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Imaging and Spectroscopy of Three Highly Magnified Images of a Supernova at z=1.5, https://ui.adsabs.harvard.edu/abs/2022hst..prop17253K/abstract, September 2022. "We have detected a strongly lensed supernova (SN) in HST imaging of the RX J2129 galaxy-cluster field acquired on August 7, 2022. The SN's apparent F110W magnitude of 24.70+-0.15 and a non-detection in F606W yield an 80% probability that the transient is a Type Ia SN. The foreground galaxy-cluster gravitational lens creates a set of three images of the SN's host galaxy at redshift 1.52, and we have detected the SN in the trailing, or last-arriving image. The other images are predicted to have arrived ~320 and ~1000 days previously."
Quite an interesting interpretation here. redshift 1.52 = 9.454 Gly distance for light time or look back distance. The comoving radial distance is 14.590 Gly away today from Earth. Space is expanding at the comoving radial distance at 1.0295671 x c velocity (using H0=69 km/s/Mpc). I note this report states, "Using gravitational lensing and a massive galaxy cluster located 3.2 billion light years away the powerful space telescope replicated a distant galaxy three times in a single image." I do not know where this figure (3.2 billion light years away) came from unless the massive galaxy cluster is much closer with smaller redshift like perhaps 0.3.
Spacetime is nonsense if the speed of light is not "always the same" :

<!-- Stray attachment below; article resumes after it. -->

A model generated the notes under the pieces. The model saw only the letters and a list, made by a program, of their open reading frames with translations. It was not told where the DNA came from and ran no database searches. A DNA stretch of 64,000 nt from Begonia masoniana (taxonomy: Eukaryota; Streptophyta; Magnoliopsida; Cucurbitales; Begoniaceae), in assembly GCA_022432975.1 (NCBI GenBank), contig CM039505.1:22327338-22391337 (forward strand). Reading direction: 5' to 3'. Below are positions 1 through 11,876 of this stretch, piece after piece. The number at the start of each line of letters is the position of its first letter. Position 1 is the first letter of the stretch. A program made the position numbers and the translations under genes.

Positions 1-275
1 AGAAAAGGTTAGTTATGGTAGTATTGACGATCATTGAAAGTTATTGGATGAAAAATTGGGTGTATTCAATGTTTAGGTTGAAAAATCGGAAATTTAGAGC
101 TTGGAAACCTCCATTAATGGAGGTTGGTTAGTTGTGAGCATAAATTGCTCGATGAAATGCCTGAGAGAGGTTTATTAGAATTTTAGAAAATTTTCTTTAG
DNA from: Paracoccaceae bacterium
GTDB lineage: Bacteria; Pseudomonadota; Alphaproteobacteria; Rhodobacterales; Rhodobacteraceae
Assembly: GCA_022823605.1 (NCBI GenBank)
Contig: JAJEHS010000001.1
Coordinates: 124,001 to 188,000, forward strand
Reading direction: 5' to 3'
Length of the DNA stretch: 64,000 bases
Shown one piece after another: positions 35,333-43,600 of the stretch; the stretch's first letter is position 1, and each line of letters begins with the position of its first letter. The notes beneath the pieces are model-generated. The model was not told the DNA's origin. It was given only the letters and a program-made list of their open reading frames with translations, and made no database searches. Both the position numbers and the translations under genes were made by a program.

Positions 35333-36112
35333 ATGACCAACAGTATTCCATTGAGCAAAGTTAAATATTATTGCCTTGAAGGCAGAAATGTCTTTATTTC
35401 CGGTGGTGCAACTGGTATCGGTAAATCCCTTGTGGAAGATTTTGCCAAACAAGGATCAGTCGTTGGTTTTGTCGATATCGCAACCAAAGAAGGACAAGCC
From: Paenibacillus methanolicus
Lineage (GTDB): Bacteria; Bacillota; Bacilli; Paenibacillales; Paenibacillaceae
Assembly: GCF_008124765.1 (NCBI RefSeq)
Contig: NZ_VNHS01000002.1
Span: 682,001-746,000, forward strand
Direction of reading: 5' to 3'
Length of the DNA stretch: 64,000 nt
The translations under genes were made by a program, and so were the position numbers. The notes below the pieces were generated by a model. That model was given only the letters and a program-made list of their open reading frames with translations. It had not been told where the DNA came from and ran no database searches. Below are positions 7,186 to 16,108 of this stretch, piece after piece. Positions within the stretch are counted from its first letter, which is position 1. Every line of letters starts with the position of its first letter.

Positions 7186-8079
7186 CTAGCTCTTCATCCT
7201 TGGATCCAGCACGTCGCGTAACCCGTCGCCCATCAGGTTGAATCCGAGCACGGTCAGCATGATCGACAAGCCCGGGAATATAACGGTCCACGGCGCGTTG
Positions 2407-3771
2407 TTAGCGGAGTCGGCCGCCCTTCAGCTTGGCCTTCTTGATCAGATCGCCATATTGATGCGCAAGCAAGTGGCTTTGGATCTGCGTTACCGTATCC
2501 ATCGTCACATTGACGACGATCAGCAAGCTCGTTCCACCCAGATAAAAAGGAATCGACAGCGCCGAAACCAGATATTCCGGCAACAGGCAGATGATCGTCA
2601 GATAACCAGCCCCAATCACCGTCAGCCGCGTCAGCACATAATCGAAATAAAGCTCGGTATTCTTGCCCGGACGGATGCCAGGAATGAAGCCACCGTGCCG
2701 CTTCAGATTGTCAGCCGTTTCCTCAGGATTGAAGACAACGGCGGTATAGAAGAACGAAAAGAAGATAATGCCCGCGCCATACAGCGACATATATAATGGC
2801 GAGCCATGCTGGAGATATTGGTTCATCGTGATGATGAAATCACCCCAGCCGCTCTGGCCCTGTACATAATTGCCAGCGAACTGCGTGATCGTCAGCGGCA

"Special relativity is based on the observation that the speed of light is always the same, independently of who measures it, or how fast the source of the light is moving with respect to the observer. Einstein demonstrated that as an immediate consequence, space and time can no longer be independent, but should rather be considered a new joint entity called "spacetime." https://www.bowdoin.edu/news/2015/04/physics-professor-baumgarte-describes-100-years-of-gravity.html
The speed of light is obviously not the same for the stationary observer and the moving observer here:
The speed of the light pulses relative to the stationary observer is
c = df
where d is the distance between subsequent pulses and f is the frequency at the stationary observer. The speed of the pulses relative to the moving observer is
c'= df' > c
The speed of light VARIES with the speed of the emitter, as posited by Newton's theory
and unequivocally proved by the Michelson-Morley experiment:
"Emission theory, also called emitter theory or ballistic theory of light, was a competing theory for the special theory of relativity, explaining the results of the Michelson–Morley experiment of 1887...The name most often associated with emission theory is Isaac Newton. In his corpuscular theory Newton visualized light "corpuscles" being thrown off from hot bodies at a nominal speed of c with respect to the emitting object, and obeying the usual laws of Newtonian mechanics, and we then expect light to be moving towards us with a speed that is offset by the speed of the distant emitter (c ± v)." https://en.wikipedia.org/wiki/Emission_theory
Banesh Hoffmann, Einstein's co-author, admits that, originally ("without recourse to contracting lengths, local time, or Lorentz transformations"), the Michelson-Morley experiment was compatible with Newton's variable speed of light, c'=c±v, and incompatible with the constant speed of light, c'=c: